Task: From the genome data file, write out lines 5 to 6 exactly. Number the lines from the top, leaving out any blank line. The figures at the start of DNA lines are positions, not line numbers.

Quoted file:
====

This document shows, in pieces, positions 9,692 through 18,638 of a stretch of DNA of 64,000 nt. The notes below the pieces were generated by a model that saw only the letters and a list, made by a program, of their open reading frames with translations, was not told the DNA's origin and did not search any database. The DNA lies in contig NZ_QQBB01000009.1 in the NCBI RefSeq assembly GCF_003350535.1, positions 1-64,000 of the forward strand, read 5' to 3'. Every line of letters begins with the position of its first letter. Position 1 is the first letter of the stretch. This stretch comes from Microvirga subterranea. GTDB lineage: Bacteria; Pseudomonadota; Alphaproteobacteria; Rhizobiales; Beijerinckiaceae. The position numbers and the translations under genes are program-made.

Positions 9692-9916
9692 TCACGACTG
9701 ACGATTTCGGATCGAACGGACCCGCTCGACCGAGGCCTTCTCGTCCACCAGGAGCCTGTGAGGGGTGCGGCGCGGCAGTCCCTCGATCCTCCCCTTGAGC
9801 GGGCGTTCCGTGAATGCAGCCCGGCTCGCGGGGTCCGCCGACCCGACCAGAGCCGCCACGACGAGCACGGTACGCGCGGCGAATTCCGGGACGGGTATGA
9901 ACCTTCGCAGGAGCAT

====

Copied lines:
9801 GGGCGTTCCGTGAATGCAGCCCGGCTCGCGGGGTCCGCCGACCCGACCAGAGCCGCCACGACGAGCACGGTACGCGCGGCGAATTCCGGGACGGGTATGA
9901 ACCTTCGCAGGAGCAT